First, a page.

Tiny, implantable drug "factories" that churn out an immune system protein could offer a new way to battle some cancers, if research in lab mice pans out.
Researchers said the technology is readily translatable to human testing, and an initial trial could begin as soon as this year.
The approach uses tiny "beads" that are implanted near tumors to continuously release controlled amounts of interleukin-2. IL-2 is a cytokine -- immune system proteins that marshal other immune defenses to fight disease, including cancer.
In experiments with mice, scientists found that the IL-2-producing drug factories activated "killer" T-cells and other immune cells, wiping out ovarian, colon and rectal tumors in the animals.
The big caveat is that successes in lab mice often do not translate to humans. But the approach may be put to that crucial test as soon as this fall.
"We're on track to start a trial with ovarian cancer patients," said researcher Omid Veiseh, an assistant professor of bioengineering at Rice University, in Houston.
There has long been a therapeutic version of IL-2, an infusion drug called Proleukin. It was approved back in the 1990s to treat advanced melanoma and kidney cancers that have spread throughout the body. The drug can send some of those patients into remission, but for many the side effects are intolerable.
The problem is, IL-2 has a very short half-life in the blood, so Proleukin has to be given in high-dose infusions, over days. The side effects include fluid leaking from the blood vessels, which can damage vital organs. Many patients also develop antibodies to the drug, which may limit its effectiveness.
Scientists have been working on ways to harness IL-2's good side and limit the bad. Those efforts have focused on engineering better, less toxic forms of IL-2.
Veiseh said his team's approach is "unique" because it focuses on the delivery method, and produces natural IL-2.
"We think it already exists in its best form," he said.
The "inspiration" for the research, Veiseh said, came from a small trial of ovarian cancer patients. IL-2 was infused into the peritoneum -- the sac-like lining that supports the abdominal organs -- rather than into the bloodstream. Some women in the trial had a complete response, a striking result for an often deadly cancer.
But while the approach tended to have fewer side effects, it still required large drug doses, and many women in the trial could not tolerate the toxicity, Veiseh said.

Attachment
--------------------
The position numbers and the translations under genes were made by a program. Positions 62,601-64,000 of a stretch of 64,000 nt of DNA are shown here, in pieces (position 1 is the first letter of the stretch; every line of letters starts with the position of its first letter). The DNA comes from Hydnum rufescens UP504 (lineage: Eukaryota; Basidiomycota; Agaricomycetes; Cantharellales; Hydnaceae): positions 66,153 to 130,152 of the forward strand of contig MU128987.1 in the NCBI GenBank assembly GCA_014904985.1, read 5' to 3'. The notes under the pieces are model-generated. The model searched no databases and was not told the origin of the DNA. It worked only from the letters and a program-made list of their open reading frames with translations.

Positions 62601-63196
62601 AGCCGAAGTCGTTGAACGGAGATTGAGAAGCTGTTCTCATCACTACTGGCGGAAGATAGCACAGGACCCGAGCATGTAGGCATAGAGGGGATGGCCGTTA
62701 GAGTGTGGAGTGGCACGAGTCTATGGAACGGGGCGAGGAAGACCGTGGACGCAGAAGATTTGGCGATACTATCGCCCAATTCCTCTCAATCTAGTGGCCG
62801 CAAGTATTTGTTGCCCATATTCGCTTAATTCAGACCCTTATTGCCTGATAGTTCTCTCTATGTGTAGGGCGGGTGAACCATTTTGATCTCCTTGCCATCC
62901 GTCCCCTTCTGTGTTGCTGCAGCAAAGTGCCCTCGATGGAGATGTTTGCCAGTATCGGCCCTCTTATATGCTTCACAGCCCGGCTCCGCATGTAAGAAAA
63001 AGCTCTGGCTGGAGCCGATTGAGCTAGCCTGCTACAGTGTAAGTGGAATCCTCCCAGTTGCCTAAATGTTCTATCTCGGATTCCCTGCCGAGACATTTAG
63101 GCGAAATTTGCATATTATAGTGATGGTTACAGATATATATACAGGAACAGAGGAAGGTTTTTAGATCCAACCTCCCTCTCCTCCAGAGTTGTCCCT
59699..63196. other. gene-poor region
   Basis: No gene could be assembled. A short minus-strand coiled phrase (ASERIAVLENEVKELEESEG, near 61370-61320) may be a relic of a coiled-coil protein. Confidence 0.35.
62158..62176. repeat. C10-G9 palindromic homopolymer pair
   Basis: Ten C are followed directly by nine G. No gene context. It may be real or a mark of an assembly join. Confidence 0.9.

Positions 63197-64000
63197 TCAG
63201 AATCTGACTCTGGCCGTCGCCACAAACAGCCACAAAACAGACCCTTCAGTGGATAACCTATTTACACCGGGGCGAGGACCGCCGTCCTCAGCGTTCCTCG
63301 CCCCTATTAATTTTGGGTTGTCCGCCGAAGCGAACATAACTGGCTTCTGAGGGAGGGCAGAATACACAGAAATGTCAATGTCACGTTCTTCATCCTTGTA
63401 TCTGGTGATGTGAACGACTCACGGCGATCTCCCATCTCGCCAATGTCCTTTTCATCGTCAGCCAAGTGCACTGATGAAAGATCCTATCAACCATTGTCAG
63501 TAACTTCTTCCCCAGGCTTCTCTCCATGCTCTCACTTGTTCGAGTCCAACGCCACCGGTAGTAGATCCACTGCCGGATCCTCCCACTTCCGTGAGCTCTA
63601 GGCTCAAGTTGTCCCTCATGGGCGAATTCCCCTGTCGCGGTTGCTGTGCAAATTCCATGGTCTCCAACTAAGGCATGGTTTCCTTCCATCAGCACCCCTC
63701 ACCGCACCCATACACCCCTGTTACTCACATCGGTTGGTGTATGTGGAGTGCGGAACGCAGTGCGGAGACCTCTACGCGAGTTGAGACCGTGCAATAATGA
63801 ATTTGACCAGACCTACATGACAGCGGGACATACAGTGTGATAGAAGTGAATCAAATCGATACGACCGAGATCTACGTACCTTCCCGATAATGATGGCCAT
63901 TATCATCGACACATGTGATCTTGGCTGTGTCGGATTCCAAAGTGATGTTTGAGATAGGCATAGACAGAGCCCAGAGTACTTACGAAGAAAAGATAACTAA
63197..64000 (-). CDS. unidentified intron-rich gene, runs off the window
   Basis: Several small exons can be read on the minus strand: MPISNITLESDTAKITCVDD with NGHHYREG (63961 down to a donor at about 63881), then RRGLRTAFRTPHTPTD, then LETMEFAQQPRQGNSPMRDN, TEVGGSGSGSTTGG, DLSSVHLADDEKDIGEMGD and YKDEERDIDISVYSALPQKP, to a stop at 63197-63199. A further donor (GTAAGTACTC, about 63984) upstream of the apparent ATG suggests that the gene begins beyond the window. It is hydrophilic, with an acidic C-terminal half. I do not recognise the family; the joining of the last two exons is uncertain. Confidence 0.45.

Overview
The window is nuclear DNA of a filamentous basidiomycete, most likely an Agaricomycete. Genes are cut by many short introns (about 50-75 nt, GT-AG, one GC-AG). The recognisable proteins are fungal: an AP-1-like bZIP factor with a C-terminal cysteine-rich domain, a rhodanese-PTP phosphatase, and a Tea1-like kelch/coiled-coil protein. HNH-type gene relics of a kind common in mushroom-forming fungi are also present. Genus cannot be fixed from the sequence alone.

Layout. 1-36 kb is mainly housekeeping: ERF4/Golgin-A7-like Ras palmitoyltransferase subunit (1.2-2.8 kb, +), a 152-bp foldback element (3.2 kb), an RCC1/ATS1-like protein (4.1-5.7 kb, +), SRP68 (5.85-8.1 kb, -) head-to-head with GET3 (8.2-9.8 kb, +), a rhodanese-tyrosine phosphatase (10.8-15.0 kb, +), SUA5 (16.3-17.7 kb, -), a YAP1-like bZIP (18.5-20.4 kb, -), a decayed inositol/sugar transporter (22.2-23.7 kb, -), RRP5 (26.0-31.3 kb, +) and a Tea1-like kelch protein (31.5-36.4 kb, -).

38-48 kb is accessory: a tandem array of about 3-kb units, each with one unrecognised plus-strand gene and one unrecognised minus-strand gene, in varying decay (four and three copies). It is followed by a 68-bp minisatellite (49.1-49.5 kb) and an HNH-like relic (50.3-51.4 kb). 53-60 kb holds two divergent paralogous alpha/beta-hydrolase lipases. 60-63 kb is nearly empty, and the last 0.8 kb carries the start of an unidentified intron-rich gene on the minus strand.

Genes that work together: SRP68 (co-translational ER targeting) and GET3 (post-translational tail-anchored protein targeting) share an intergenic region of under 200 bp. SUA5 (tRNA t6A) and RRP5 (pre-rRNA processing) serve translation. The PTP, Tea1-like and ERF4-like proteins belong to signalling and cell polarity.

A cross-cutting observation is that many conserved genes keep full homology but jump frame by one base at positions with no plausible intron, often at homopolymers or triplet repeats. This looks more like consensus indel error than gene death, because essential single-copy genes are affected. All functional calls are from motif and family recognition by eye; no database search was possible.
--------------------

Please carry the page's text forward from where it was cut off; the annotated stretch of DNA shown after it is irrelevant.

So his team developed a new delivery tactic: Tiny beads that contain human cells engineered to produce natural IL-2. Once implanted beside tumors and elsewhere within the peritoneum, the beads churn out a steady stream of IL-2 -- concentrating it where it is needed while limiting its effects elsewhere in the body.
"We're trying to, locally, make the immune system really mad," Veiseh said.
In lab mice, the treatment started to work within days, and eradicated advanced ovarian tumors in all animals. It did the same in all but one animal with aggressive colon tumors.
"This is very early-stage data, and what works in mice does not always translate to humans," cautioned Dr. Julie Gralow, chief medical officer for the American Society of Clinical Oncology.
That said, she added, "it is a very innovative strategy."
Gralow, who was not involved in the research, said the approach holds potential for cancers that tend to recur in "closed off" spaces like the peritoneal and lung cavities. Those include ovarian, pancreatic and colon cancers, as well as certain lung tumors.
Gralow also noted that the drug factories apparently have an off switch: Researchers found that after about a month, the body's response to the beads -- a process called fibrosis -- shut down the flow of IL-2.
The fact that the treatment is "not indefinite," and could potentially be repeated if needed, is a plus, according to Gralow.
The study -- published March 2 in the journal Science Advances -- was partly funded by Avenge Bio, a biotech startup co-founded by Veiseh. The company has licensed the drug-factory technology from Rice University for further development.
Part of the "beauty" of the delivery system, Veiseh said, is that it's not limited to IL-2. The drug factories could be loaded with cells that produce other molecules, including other types of cytokines.
The American Cancer Society has more on immune system therapies for cancer.
SOURCES: Omid Veiseh, PhD, assistant professor, bioengineering, Rice University, Houston; Julie Gralow, MD, executive vice-president and chief medical officer, American Society of Clinical Oncology, Alexandria, Va.; Science Advances, online, March 2, 2022